Staff Publications

Staff Publications

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    'Staff publications' is the digital repository of Wageningen University & Research

    'Staff publications' contains references to publications authored by Wageningen University staff from 1976 onward.

    Publications authored by the staff of the Research Institutes are available from 1995 onwards.

    Full text documents are added when available. The database is updated daily and currently holds about 240,000 items, of which 72,000 in open access.

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Record number 538426
Title Fate and distribution of pharmaceutically active compounds in mesocosm constructed wetlands
Author(s) He, Yujie; Sutton, Nora B.; Lei, Yu; Rijnaarts, Huub H.M.; Langenhoff, Alette A.M.
Source Journal of Hazardous Materials 357 (2018). - ISSN 0304-3894 - p. 198 - 206.
Department(s) Sub-department of Environmental Technology
Publication type Refereed Article in a scientific journal
Publication year 2018
Keyword(s) Effect of plants - Pharmaceuticals - Pre-photocatalysis - Removal processes - Substrate composition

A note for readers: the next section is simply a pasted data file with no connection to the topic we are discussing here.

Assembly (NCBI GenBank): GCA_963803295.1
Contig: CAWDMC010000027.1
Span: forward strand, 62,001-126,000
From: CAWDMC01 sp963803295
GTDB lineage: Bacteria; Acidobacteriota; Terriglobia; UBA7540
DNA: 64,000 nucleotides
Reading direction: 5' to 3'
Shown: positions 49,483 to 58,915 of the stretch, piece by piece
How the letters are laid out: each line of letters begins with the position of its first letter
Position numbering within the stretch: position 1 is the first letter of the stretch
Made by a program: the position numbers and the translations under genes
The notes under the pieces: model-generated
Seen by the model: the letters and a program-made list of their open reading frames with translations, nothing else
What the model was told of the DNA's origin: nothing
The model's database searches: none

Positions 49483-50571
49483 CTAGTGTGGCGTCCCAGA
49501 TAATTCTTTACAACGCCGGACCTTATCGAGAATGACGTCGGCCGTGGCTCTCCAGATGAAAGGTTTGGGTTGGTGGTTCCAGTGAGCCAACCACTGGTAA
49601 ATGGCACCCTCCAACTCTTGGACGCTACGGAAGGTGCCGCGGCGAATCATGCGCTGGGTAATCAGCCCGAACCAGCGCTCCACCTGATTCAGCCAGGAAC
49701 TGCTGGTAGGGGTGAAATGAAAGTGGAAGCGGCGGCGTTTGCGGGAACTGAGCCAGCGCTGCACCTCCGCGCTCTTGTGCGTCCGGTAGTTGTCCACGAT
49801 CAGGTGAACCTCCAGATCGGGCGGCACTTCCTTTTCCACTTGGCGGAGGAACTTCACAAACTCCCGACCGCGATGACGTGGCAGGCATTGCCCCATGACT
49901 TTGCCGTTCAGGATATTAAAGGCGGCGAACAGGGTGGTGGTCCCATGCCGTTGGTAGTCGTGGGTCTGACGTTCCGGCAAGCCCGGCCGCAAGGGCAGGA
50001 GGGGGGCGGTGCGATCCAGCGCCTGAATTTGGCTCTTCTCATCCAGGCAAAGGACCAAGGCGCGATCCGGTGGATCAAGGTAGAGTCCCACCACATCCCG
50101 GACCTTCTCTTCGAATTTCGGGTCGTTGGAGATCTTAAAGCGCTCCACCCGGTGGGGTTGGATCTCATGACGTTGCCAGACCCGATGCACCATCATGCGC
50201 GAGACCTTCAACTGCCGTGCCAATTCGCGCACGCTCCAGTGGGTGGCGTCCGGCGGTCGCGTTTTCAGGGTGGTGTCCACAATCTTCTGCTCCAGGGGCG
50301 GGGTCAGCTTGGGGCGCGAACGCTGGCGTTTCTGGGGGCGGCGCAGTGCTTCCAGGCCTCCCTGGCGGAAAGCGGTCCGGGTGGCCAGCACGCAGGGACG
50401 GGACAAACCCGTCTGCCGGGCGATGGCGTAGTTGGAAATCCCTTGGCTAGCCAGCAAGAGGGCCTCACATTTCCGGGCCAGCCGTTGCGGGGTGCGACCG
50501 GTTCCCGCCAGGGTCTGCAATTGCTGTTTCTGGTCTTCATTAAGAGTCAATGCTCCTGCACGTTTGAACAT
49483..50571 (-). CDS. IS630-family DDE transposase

Removal of pharmaceutically active compounds (PhACs) in constructed wetlands (CWs) is a complex interplay of different processes. We studied fate and distribution of seven PhACs (caffeine, CAF; naproxen, NAP; metoprolol, MET; propranolol, PRO; ibuprofen, IBP; carbamazepine, CBZ; diclofenac, DFC) in mesocosm CWs and effects of irradiation via pre-photocatalysis, substrate composition (mainly sediment) through addition of litter (dead plant biomass), and plants. CWs showed high removal of CAF, NAP, MET, PRO, and IBP (79–99%). All seven PhACs were detected in substrate and plant tissues as well as IBP intermediates. Estimated PhAC mass balance showed that sorption dominated PRO removal in CWs while other PhACs were mainly removed by biodegradation and/or phytodegradation. Pre-photocatalysis significantly increased removal of PhACs except for CAF and IBP, and decreased accumulation of PhACs in substrate and plant tissues of the following wetland compartment. Litter addition in CW significantly enhanced removal of PRO and CBZ via biodegradation and/or phytodegradation. Plants played an essential and positive role in removing PhACs, resulting from direct phytoremediation and indirectly enhancing sorption and biodegradation. Our study provides knowledge to understand removal mechanisms of PhACs in CWs and to potentially enhance PhAC removal by developing pre-photocatalysis, adding dead plant biomass, and optimizing vegetation.

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